But what do students and other members of the campus community think of the “tsunami?” Last week, the Bulletin staff took some time to fan across the campus and ask that question. To longer lines and larger classes to scarce parking, nearly everyone had an opinion or two.

Parking:

Raelena, Pedroza, who has worked with parking since 2017. She says this semester is by far the busiest, and there was a parking meeting before the semester began to discuss the “insane overflow. We have never had this much of an issue with parking, and this is the first semester where we are now patrolling parking lot 4.”

Giselle Adams, behavior science major. “Hell f***ing ’ve noticed. There’s too many damn people here, way more people than fall and nowhere to park. It literally takes an hour to get out of here.”

Adeline Torres, senior, biology. “Parking has been a hindrance. The students who live in the dorms who have cars have to park outside of the dorm parking lot, sometimes not even on campus.”

J.C Senior Computer Science. The parking lot was more congested compared to last year. Last year, at 8:30 a.m. [there was always parking] whereas this year the parking lot was full at that time.”

 LSU, Library, Computer Lab

Vincent Gutierrez graduate student.  He said he “has noticed a serious increase [in numbers] in the LSU. There are longer lines and nowhere to sit, and also in the learning center there is nowhere to sit and study.”

Lupe Gonzales, assistant manager, Panda Express:” I’ve been here four years, and I would say the last two years have been busier and busier. Our peak hours used to be 10 a.m. noon, but now it’s 10 a.m. 5 p.m. It’s been non-stop now that the Taco Bell is closed. We’ve noticed. We are understaffed.

Xavier Zavala, worker Panda Express.  “I’m from a store in Compton. I have never been to this school in my life. But they are desperate for labor. “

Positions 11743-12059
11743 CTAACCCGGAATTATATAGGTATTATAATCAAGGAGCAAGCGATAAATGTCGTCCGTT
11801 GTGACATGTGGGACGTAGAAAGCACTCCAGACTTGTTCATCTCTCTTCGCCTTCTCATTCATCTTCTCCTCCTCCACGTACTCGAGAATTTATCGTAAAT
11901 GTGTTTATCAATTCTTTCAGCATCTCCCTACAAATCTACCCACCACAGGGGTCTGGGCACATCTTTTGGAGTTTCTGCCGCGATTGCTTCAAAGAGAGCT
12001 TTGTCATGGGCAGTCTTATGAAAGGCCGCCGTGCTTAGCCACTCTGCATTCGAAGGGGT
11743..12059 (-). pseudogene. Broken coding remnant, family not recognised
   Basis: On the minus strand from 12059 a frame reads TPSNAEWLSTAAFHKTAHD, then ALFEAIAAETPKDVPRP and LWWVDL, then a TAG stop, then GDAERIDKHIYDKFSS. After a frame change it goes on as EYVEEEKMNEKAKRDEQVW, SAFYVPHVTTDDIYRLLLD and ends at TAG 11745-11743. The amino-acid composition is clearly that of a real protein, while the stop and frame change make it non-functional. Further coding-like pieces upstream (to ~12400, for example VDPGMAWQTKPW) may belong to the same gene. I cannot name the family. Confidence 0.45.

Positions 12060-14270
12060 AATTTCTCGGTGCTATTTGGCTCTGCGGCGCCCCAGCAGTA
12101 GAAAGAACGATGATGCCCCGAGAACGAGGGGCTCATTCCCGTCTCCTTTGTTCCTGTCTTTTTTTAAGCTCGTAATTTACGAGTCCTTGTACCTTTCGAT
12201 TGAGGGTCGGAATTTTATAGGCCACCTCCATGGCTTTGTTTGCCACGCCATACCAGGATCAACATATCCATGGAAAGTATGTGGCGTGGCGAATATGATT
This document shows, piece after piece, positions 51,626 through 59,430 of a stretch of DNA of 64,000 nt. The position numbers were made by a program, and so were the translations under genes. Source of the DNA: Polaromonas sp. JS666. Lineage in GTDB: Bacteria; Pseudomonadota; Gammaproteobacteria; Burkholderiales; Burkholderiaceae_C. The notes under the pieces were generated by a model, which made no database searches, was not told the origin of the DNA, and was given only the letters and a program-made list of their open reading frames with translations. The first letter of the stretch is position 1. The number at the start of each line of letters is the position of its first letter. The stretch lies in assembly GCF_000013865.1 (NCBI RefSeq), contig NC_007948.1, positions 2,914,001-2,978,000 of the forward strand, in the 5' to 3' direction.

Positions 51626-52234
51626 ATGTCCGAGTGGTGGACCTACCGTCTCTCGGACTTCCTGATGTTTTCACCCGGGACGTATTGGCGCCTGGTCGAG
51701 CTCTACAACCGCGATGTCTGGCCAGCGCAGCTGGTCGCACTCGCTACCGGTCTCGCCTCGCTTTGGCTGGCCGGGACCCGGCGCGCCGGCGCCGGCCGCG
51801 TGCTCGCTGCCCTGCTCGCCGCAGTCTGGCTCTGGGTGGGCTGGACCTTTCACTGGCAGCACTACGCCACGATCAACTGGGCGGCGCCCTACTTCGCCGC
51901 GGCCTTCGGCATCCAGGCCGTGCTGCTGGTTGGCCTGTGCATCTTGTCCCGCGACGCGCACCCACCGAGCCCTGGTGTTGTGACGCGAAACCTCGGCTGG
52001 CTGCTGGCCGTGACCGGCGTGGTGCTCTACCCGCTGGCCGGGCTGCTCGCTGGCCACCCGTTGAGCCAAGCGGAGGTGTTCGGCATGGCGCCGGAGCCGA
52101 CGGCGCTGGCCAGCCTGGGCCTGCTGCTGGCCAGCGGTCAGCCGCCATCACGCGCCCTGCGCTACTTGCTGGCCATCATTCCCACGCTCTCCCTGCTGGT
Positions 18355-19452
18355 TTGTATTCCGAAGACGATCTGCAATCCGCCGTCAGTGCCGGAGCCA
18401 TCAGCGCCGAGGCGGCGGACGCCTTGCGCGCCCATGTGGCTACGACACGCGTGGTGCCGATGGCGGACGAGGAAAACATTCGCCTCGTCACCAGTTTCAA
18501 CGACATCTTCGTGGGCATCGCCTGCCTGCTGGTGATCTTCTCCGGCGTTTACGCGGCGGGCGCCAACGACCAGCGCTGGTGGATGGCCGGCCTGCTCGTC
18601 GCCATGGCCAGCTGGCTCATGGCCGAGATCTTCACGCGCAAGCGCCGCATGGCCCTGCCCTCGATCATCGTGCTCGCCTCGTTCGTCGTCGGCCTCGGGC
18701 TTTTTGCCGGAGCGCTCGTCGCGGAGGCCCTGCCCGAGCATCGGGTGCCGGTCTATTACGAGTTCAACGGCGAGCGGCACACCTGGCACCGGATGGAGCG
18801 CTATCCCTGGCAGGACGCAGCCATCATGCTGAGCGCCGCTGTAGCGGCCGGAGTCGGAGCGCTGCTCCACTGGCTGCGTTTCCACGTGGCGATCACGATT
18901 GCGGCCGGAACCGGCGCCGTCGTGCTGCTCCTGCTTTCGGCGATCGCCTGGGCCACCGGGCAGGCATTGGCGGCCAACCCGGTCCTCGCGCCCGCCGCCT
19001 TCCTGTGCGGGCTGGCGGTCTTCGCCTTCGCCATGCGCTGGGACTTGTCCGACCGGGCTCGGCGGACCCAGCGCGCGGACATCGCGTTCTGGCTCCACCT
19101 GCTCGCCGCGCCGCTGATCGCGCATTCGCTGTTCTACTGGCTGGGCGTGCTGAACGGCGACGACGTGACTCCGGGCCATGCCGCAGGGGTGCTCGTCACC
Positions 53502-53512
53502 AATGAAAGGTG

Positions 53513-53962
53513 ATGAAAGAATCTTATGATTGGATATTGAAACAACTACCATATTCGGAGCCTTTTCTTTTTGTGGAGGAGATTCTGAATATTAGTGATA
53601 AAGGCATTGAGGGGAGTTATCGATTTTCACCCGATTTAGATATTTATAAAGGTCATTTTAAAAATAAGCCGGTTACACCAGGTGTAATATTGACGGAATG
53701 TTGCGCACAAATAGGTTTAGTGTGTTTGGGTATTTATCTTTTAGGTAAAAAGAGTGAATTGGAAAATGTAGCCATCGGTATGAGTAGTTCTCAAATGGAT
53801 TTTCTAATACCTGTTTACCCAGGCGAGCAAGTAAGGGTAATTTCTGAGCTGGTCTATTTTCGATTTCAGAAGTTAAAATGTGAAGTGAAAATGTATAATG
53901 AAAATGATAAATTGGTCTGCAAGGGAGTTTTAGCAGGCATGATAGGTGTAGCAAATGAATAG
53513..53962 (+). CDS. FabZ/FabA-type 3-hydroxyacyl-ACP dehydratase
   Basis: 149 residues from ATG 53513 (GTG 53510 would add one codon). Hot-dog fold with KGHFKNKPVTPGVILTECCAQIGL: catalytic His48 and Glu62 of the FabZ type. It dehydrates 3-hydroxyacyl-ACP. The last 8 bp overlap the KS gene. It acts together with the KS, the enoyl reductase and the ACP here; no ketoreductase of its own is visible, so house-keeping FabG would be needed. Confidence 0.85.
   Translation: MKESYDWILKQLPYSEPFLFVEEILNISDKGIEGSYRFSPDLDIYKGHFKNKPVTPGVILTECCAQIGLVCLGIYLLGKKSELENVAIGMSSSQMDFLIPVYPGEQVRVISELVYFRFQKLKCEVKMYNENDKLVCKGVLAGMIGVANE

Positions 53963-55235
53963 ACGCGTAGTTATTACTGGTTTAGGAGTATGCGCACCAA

Benjamin Cruz, sophomore, business administration. A student worker in the library, he says he’s noticed a “huge” increase in people in the library, as well as students checking out textbooks.

Faculty member who did not want name used for this story: “ The elevators in the library were already impacted last semester with more activity on the fifth floor. But now that the third floor has all these student organizations, it’s ridiculous. And why are there never any paper towels in any of the restrooms?

Stephanie Astros, computer science. She works in the computer lab and reports that it’s been much busier the first two weeks of the semester.

“When I first started working here, I felt like people didn’t know much about the lab. It felt like a secret, like  it wasn’t well promoted. It gets busy during mid-terms, final exams, but I have seen more students this year at the center and it’s especially surprising because it’s the first week of school. So I’m wondering if it’s enrollment or just teachers telling students we exist.”

Class size

Adelina Torres, senior, biology. She says enrollment for classes and wait llists have increased and there has been a bigger difficulty in trying to enroll for classes.

Jonathan Serrano, senior, pre-physical therapy. He said he thinks construction has impacted the space for classes, and class size has “increased tremendously. Doesn’t seem like enough classes are being offered to accommodate the influx. And the Loker Student Union has been packed.”

Alexis Davis, freshman, softball team member. “Eighteen students were the average in my class size. So far I am happy with it.”

Chris, worker at Union Grind. “It’s harder to get classes. There’s many kids wait listedsome kids have no seats. To not even have a chair, it feels weird, feels messed up.”

More campus workers hired

Jackie, a custodian. She said her department was notified during the summer, so she wasn’t surprised about the increase. She said additional custodians have been hired and hiring continues.

G. Espinoza Police Officer. Said the department has hired three more police officers this semester.

Growth is good!

Symphony Morgan, senior, kinesiology. “I think it’s a good thing because it increases diversity on campus.”

Guy Witherspoon, 30–plus year employee at CSUDH. He said he is happy about all the new changes, including the SCC building being torn down and more enrollment,

 “It doesn’t bother me to see growth,” he said.

csudhbulletin

RELATED ARTICLES
LEAVE A COMMENT

%d bloggers like this: